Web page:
Responses from viewers have varied from messages of affirmation and encouragement to defensive responses written on her art work, shown in photos of the posters on WSN. One comment read:

” A guy telling you to smile says to show the beauty they see in you.’ “

Another man wrote:

” Relax!!!!’ “

In an interview with Brian Lehrer, Fazlalizadeh responded to the men’s written comments, stating that these reactions confirm the reason she began this project. These responses were attempts to control women, as are the remarks of harassment on the streets: “I think that’s what the problem is – when someone comes in and tells you how to wear your face, or that they feel entitled to tell you how to wear your face.”

One particularly passionate reader, who went by the name “Realist,” claimed that Fazlalizadeh’s work suggests women should be suspicious of all men in a public setting.

He wrote in response to a post on Fast Company: “Tatyana Fazlalizadeh is teaching a whole new generation of young women to hate every man they ever come across because obviously they are all bad. Seems like the incongruous generalizations, stereotypes and sexism is the key to solving all problems. May no human being ever be friendly to another human being ever, unless they are of the same sex.”

Opposition doesn’t seem to affect Fazlalizadeh, though — she’s just glad that people are paying attention and thinking about her message. She wrote that she realizes the general public audience may not share her frustration or opinion about street harassment.

According to a post on her blog:

“A lot of people will not agree with this project. A lot of people, men AND women, will not understand it. And that’s okay. This project is not asking for there to be zero interaction between men and women in public spaces – it’s asking for the interaction to be respectful and safe.”

These reactions and discussions, whether they are positive or negative, may substantially change the nature of interactions on the streets. Men have become more aware of women’s thoughts and feelings, and Fazlalizadeh’s work has received attention from many blogs, talk shows and Internet forums.

One man, who called himself Marlon, left a comment on Fazlalizadeh’s blog and offered this encouragement:

” ‘Hi Tatyana, as a father, uncle [and] brother I respect your project keep up the great streetART work!’ “

One critique I would offer is that Fazlalizadeh’s non-verbal approach to advocate for change is a passive movement. If she truly wanted men to change their actions, wouldn’t she confront them in a more effective, demonstrative manner?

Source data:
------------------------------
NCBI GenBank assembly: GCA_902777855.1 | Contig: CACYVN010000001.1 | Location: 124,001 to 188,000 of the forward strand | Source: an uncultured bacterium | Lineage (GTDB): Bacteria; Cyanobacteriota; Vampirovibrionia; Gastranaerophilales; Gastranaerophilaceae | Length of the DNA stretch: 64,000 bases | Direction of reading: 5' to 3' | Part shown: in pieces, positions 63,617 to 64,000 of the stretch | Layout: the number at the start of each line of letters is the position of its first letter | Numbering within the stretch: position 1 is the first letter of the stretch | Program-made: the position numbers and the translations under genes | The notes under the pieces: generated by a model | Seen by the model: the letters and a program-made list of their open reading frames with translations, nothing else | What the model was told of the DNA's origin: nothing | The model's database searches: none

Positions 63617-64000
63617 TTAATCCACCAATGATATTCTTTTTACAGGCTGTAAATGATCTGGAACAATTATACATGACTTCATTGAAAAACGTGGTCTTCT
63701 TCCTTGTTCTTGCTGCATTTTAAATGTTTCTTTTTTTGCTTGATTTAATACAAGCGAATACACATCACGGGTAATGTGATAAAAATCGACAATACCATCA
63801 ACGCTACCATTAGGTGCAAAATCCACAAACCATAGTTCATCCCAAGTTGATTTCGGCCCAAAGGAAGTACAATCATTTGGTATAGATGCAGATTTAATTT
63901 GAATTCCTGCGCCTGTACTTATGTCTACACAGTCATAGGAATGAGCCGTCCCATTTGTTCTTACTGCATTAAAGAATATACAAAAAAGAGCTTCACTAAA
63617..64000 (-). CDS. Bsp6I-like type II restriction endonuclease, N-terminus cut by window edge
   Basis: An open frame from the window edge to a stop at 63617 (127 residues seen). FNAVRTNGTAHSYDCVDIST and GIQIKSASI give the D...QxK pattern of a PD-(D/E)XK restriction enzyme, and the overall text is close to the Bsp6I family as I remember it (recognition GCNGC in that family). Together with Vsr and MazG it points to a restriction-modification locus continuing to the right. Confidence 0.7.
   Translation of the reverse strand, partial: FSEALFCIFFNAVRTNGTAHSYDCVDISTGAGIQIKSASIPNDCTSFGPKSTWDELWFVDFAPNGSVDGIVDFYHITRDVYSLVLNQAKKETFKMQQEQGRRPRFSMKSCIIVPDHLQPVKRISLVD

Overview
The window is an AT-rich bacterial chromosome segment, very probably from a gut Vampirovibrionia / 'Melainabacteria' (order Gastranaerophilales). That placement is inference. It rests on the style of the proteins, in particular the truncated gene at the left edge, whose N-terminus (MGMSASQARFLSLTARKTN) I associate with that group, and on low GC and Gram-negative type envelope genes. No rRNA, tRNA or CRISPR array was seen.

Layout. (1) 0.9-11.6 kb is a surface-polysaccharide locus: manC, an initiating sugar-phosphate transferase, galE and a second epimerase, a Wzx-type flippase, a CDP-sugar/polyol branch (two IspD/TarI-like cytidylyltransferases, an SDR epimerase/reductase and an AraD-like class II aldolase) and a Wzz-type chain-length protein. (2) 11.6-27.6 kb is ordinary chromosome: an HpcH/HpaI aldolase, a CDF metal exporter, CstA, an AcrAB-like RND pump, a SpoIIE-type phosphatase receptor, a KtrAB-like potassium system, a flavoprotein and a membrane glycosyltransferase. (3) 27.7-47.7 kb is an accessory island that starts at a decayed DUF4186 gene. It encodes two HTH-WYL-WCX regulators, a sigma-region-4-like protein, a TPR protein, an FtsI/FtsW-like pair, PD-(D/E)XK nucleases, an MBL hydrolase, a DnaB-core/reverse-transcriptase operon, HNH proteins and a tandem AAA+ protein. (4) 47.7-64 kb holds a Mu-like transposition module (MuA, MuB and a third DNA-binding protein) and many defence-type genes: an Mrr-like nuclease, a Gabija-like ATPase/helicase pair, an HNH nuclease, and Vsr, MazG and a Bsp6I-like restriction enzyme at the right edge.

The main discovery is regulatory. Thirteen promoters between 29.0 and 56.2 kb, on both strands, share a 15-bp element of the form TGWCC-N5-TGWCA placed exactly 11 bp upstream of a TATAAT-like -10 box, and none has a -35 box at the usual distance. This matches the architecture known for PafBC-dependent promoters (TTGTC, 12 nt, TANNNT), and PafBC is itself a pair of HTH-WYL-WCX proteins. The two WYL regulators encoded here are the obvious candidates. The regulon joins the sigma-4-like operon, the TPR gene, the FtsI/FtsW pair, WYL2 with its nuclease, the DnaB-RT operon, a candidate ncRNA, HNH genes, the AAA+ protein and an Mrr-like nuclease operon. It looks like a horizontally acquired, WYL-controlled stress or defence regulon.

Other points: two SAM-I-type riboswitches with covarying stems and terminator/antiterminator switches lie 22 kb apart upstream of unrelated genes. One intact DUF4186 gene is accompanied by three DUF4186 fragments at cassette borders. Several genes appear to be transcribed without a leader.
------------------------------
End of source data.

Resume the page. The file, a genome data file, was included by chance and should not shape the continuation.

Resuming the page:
She seems to be aware of this flaw. She confessed that women typically don’t have the courage to speak out against their aggressors on the street, but the written messages on her posters represent oppressed female voices. She said the project conveys her thoughts and feelings of discomfort in an alternative form, speaking up for all women.

“So with this work, I wanted to say what I actually think when being hounded by men (though, they aren’t my exact thoughts because those usually include a lot of expletives),” she said in an interview with Stop Street Harassment.

Fazlalizadeh has opened her own online store featuring her sketches and caption on t-shirts. Her “Stop Telling Women to Smile” project will also be celebrated at a reception in Brooklyn on April 12.

[WC: 790]

“A Survivor’s Journey,” a Brookland mural

By Lanie Rivera
Editor

Last Saturday, my peers and I ventured out to Brookland, a Washington, D.C. neighborhood known for its Catholic landmarks including the Basilica of the National Shrine of Immaculate Conception, Catholic University and the Franciscan Monastery. Along the way, we couldn’t help but noticing a colorful, intriguing mural.

Photo by Lanie Rivera

Painted on the side of the Brookland Café building at 3740 12th Street N.E., the mural, titled “A Survivor’s Journey,” depicted an image of a controlling man with his hands on his hips, standing behind a blue-hued woman. She was covering her ears while her son looked up at her, seemingly trying to console her.

The focus of the mural, though, is the bright green-eyed woman, gazing into the distance with hope for the future.

Well-known D.C. mural artist Joel Bergner partnered with the District Alliance for Safe Housing (DASH) an organization that provides services to victims of domestic abuse, to create the mural in 2010. The piece was made to honor the women who survived domestic violence.

According to Bergner, he interviewed various DASH employees and clients to infused each person’s story into the mural. The mural’s focus is the hopeful future of the woman and her child who are supported by women of all races and ethnicities.

Photo by Lanie Rivera

“They now look toward a brighter future with the support of family, friends, and a case worker and are joined by women of many backgrounds, showing that this issue is universal across race, ethnicity and nationality,” Bergner wrote on his blog.